Earlens said today that it raised a funding round worth $51 million for the light-driven hearing aid it developed, pulling down $34 million in cash and another $17 million in a bridge financing conversion.
The Earlens device, which last October won 510(k) clearance from the FDA, uses a laser diode attached to a behind-the-ear audio processor to transmit sound to the receiver against the patient’s eardrum, to directly contact the patient’s eardrum and use it as a speaker.
The funding round is slated to close during the 3rd quarter with another $14 million round, earmarked for commercialization of the Earlens device, the Menlo Park, Calif.-based company said.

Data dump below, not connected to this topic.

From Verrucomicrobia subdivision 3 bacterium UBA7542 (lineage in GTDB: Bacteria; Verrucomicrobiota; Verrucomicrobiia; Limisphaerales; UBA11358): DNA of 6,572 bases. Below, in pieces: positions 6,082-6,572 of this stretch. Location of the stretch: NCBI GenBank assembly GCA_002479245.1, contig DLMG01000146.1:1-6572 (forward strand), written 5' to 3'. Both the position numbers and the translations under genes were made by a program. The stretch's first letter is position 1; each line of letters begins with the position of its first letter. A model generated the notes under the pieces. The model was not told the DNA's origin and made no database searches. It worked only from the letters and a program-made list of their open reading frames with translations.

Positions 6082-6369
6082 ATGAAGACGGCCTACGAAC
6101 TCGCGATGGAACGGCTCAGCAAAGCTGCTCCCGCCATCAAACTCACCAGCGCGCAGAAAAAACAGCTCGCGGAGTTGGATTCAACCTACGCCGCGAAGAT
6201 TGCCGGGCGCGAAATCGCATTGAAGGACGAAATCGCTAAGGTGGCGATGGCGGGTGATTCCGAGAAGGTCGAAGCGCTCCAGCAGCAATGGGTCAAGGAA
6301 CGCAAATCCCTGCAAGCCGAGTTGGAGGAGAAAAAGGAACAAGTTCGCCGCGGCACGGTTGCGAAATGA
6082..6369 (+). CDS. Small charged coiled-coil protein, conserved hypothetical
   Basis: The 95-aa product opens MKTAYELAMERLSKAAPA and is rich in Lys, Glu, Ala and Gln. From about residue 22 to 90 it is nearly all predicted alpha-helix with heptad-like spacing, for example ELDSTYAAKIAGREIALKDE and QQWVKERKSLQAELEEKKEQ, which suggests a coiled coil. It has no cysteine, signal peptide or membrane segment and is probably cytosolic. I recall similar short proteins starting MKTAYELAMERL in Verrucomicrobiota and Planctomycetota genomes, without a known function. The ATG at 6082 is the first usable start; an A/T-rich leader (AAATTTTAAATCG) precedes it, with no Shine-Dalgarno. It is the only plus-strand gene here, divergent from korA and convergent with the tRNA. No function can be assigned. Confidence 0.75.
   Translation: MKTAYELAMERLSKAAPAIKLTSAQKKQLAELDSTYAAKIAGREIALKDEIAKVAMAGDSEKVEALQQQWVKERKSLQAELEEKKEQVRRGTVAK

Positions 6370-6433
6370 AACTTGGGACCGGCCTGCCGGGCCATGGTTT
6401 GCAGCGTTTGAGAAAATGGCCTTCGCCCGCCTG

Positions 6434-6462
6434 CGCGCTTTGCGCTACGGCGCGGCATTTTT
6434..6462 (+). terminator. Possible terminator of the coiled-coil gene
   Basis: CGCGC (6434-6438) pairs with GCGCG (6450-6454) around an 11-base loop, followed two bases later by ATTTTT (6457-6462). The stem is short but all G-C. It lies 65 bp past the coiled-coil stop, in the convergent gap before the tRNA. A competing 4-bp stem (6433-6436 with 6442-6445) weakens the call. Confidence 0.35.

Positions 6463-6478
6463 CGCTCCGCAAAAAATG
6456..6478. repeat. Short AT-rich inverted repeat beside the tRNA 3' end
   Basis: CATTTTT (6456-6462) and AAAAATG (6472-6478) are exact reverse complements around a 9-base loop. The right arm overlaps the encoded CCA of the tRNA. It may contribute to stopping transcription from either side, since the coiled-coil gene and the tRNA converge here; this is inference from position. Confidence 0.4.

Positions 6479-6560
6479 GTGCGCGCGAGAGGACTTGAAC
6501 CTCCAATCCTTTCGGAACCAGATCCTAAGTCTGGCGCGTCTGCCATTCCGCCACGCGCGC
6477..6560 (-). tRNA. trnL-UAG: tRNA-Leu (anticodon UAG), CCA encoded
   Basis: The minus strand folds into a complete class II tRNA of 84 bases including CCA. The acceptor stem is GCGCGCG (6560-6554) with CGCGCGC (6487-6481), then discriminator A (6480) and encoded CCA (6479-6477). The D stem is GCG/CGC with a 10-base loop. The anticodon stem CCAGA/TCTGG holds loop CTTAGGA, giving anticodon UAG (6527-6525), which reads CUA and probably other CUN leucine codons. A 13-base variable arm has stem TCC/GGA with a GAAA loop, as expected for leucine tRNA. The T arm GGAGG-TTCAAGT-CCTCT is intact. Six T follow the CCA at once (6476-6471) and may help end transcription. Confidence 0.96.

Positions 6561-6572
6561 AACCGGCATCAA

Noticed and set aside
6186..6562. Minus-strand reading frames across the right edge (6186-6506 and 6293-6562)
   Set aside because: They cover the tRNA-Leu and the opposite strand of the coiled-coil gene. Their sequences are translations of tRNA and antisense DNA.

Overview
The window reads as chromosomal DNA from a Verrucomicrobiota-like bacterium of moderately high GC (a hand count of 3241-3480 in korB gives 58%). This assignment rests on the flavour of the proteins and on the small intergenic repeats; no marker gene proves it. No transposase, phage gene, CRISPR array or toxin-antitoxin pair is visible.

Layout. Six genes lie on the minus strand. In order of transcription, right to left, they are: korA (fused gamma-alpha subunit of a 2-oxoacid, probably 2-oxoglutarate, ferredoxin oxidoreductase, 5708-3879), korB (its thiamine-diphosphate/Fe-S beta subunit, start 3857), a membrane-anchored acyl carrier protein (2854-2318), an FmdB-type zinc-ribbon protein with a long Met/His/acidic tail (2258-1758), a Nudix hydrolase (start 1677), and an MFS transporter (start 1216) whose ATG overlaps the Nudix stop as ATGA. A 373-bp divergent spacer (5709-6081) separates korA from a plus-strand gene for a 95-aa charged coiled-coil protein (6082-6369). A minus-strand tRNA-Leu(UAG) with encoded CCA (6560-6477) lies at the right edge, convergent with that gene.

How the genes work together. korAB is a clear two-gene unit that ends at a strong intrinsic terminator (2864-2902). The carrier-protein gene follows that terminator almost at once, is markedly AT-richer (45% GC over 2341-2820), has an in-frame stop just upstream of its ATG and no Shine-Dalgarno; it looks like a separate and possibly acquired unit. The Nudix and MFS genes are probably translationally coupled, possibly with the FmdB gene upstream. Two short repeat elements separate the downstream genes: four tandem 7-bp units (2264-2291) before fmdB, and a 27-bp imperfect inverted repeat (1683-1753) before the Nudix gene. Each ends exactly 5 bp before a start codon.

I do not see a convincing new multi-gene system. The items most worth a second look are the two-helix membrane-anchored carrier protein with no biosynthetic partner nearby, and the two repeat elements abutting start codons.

The round, led by new backer Vertex Healthcare, included a strategic investments from Medtronic (NYSE:MDT) and hearing aid giant Cochlear Ltd. (ASX:COH), plus existing investors New Enterprise Assoc., Aisling Capital and Lightstone Ventures.
“Hearing impairment is a significant health issue globally which has been greatly underserved by conventional hearing technology,” Vertex managing director Dr. Christopher Shen said in prepared remarks. “We are pleased to be a part of the team bringing this groundbreaking new technology to market. We believe the unique advantages of Earlens will benefit many of those hearing impaired individuals and their loved ones looking for a better solution to hearing impairment.”
Earlens raised a $36 million equity round back in March 2014. The company is led by William Facteau, the former general manager of Abbott‘s (NYSE:ABT) endovascular business. Prior to joining EarLens as chairman, president & CEO in November 2013, Facteau was president of Acclarent, which Johnson & Johnson (NYSE:JNJ) division Ethicon bought for $785 million in 2010.